Then, the specialized and renowned kidney surgeon who would do the surgery was willing to talk with me for a few minutes. He was driving back and forth by his personal driver in the latest model Mercedes, and clearly expected admiration and respect from his surroundings for the skill with which he removed kidneys from people’s bodies. He gave me 48 hours to take a decision, for otherwise he wasn’t able to fit me in his tight agenda.
I had come to England out of desperation, with the life savings of my brother, and with the hope to find knowledgeable people that would just tell me what do to recover. There was nothing in the world I wouldn’t do. Instead it seemed all experts were coldly shooting in the dark with my life and kidneys as stake.
I was drowning in my sadness and anger, and there was nobody I could share this feeling of desperation with, for I was alone in London and far away from my friends and family. “Would I ever see the faces of my loving friends and relatives again”, I wondered. I began to repeatedly and loudly shout at myself in my hospital room. “Why! What have I done to deserve this punishment at such young age?” It was a rollercoaster of emotions that you are only able to relate to, if you are young and dying.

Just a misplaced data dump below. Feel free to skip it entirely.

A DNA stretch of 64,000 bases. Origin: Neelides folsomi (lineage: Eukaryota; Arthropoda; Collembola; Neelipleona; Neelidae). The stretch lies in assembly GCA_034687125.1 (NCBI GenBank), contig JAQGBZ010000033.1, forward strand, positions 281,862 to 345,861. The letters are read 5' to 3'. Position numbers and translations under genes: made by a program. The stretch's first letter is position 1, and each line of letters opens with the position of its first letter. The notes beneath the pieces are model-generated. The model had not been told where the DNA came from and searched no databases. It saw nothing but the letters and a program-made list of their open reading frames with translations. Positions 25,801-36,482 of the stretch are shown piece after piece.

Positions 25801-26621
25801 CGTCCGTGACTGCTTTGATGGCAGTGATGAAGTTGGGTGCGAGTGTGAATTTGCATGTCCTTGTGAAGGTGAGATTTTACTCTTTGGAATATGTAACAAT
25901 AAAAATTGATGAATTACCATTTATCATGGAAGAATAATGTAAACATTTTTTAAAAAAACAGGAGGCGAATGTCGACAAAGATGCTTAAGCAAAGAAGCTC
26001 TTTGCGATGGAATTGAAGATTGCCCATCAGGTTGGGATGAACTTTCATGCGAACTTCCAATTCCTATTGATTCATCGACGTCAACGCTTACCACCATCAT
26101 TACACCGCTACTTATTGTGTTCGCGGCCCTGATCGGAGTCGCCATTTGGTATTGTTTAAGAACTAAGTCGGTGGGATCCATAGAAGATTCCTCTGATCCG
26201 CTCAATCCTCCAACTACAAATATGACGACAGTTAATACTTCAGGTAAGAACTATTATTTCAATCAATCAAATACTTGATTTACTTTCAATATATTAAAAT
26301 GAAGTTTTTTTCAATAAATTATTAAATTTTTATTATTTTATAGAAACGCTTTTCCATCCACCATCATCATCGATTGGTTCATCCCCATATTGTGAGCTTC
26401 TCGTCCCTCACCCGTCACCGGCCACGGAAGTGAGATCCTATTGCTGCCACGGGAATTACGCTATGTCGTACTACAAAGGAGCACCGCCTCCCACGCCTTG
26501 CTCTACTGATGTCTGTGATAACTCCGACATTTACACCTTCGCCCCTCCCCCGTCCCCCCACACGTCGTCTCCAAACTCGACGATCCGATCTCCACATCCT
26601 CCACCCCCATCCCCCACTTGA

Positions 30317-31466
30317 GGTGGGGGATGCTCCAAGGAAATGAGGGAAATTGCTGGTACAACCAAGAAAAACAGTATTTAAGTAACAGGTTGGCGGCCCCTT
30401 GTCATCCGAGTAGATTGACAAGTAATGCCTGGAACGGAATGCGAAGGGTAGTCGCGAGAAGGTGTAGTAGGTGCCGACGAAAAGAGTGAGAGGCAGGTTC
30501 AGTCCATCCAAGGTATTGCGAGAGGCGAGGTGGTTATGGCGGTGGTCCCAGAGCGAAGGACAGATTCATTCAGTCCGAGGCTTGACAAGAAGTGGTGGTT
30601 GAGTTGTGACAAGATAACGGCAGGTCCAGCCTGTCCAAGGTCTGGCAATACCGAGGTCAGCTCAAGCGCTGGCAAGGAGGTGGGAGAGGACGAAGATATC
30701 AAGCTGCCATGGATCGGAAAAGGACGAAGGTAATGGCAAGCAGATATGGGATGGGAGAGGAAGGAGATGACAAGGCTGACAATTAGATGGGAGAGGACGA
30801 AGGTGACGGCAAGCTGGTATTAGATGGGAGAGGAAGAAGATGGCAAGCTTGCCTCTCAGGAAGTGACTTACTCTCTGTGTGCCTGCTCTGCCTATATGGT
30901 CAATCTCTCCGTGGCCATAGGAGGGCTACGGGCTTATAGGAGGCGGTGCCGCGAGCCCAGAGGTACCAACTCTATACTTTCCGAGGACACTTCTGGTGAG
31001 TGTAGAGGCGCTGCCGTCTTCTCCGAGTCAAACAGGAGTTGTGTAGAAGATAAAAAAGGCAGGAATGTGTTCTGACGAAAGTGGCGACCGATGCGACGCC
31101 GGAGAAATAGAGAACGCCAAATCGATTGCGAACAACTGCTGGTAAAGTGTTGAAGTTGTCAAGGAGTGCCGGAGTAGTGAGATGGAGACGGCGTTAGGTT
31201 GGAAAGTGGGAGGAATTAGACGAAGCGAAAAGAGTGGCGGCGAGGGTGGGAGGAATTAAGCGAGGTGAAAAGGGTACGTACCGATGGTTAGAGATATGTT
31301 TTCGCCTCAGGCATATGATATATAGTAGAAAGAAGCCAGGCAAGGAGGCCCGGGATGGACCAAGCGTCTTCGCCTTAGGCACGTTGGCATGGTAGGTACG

As I then turned my head and stared outside of the window, I noticed two pigeons in the tree in front of me. Very fit pigeons that seem not at all disturbed by the cold and snowy winter in London. And then I instantly remembered my childhood experiment that turned into a suspicion that a ones health may be significantly affected by the person’s diet. I concluded immediately that I had nothing to lose. I’d rather die following my own highly immature ideas on food therapy with a small chance of full recovery, then to have my kidney removed with only 6 months of life in return.